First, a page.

It’s a week on from Western States 2017, and yet still we’re seeing articles focusing on the guy who didn’t win the race. I’m flummoxed. Anyone would think this was the first time in running history a race favourite didn’t end up the race winner!
Surely the answer is simple? He didn’t win because he wasn’t the fastest on the day. That’s a fact no one can deny. But then why is it so difficult for the US media to understand?
And the thing is, it’s not as if the guy was pipped at the post, or lost the race by a few minutes. No, Jim Walmsley didn’t only not win; he didn’t feature at all in the final quarter of the event – in fact, he didn’t even finish the race.
Many factors matter on race day and help the lead runner to a win. Careful strategising and management of race plan, effective nutrition, disciplined pacing, attentive navigation and constant mental strength are just some of the many ingredients that make a winner. All these, of course, being the culmination of months, if not years, of dedicated physical preparation and dedication to become what it takes to even have hopes of featuring in the top percentage of a race – any race.
There’re always elites who don’t win when expected to. Take, for instance, Scott Jurek’s second place at Leadville in 2004, the then twice winner of UTMB Lizzy Hawker when she came second at UTMB in 2009, and even the great Kilian Jornet at Hardrock last year and Transvulcania in 2014. That’s just the way winning, and losing, rolls – it’s all about who is best on the day.
The thing is, when these runners didn’t win in those races, they still featured in the top 5 placings, which meant they warranted significant post-race media coverage. What’s puzzling me is the media’s preoccupation with why Jim Walmsley did not win at Western States.
Am I missing something here?
This guy is fast, sure. But it’s not as if he’s won this race before and was hoping for a comeback. He has never won this race! He didn’t win it last year, and he didn’t win it this year. Get over it, folks. He wasn’t the only race hopeful who didn’t take the finish tape.
The thing is, he didn’t only not win… did I mention, he didn’t even finish?
It’s simple: he blasted off way too fast, and he blew – spectacularly.
He’s not the first to have made such a rookie mistake, or to suffer the heat.
Runner’s World <read article here> refers to his taking off at a “torrid pace, running into ice, snow and deep mud within the first 20 miles, then coping with triple-digit heat. Even when conditions started taking a toll, he didn’t slow his pace to something more sustainable.”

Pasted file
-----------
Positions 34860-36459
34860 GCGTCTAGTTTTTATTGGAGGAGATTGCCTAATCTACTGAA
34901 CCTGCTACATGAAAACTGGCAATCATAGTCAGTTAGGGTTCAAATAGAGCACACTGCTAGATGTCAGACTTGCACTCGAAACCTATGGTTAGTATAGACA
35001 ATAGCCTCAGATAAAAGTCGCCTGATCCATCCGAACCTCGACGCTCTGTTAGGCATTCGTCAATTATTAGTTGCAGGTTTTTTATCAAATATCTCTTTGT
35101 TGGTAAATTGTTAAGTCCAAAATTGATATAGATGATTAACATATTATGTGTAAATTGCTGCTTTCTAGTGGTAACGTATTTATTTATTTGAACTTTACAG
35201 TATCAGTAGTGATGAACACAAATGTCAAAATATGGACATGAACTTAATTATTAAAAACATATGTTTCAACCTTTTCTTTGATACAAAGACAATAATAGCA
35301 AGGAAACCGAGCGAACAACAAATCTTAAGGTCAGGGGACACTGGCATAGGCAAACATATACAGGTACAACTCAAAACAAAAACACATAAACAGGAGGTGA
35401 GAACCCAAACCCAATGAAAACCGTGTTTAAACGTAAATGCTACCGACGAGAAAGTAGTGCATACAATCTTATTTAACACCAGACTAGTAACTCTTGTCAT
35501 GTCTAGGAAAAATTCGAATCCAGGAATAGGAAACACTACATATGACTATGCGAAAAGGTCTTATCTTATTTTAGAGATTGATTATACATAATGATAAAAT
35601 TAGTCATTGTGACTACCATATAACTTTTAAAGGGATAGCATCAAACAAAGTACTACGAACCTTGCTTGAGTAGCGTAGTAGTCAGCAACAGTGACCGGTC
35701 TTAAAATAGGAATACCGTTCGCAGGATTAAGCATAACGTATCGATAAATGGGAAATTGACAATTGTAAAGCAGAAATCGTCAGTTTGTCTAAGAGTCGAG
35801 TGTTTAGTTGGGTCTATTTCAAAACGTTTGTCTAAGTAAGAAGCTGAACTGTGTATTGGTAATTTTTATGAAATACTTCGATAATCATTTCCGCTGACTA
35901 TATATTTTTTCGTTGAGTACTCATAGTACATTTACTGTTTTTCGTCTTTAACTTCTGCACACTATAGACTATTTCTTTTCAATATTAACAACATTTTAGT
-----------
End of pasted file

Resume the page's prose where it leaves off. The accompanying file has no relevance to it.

Well, yes. There you have it, in a nutshell. Every participant endured those same conditions, he was not unique. Nor was he a novice to this race. He should’ve known better. Perhaps with a little more respect for the race, he would’ve tackled the day a little more wisely, like the race winner did.
In my opinion, too much pre-race hype around this man – who is elite level, yes, but one of many – distorted the reality: that there were many others on the day who approached the race far more wisely, making them better equipped to conquer the race.
Perhaps a touch of humility might be something this talented runner could benefit from in his approach to racing. His pre-race confidence and his ambitious goal to not only take the win but smash the course record may have been viewed as bold, and his self-belief commendable, but many would question whether he was even qualified to have such an audacious goal. After all, as I’ve already said, it’s not as if he’s won this race before. Perhaps aiming for a race win first, would be more appropriate, before loudmouthing about an intention to smash the course record?
Extracts from Walmsley’s pre-race interview on iRunFar.com <watch interview here>:
“The longer people try to go with me, they’re going to get dropped at some point…”
“I love the heat – it gives me an astronomical advantage.”
“My goal is to run the fastest 100 miles at Western States ever.”
Not to labour the point too much, but blasting off at blistering pace is not something that should impress anyone, unless that pace is sustainable. Clearly Walmsley’s pace was not, particularly for a 100 miler. Personally, with a race like Western States, UTMB, Grand Raid de Réunion or any of the other notably challenging big-name 100 milers out there, I only start e-watching the front runners with any seriousness from about the 120km mark. Anyone worth their salty sweat will know the race only truly starts at that point.
Oh how oft over-confidence comes before a fall…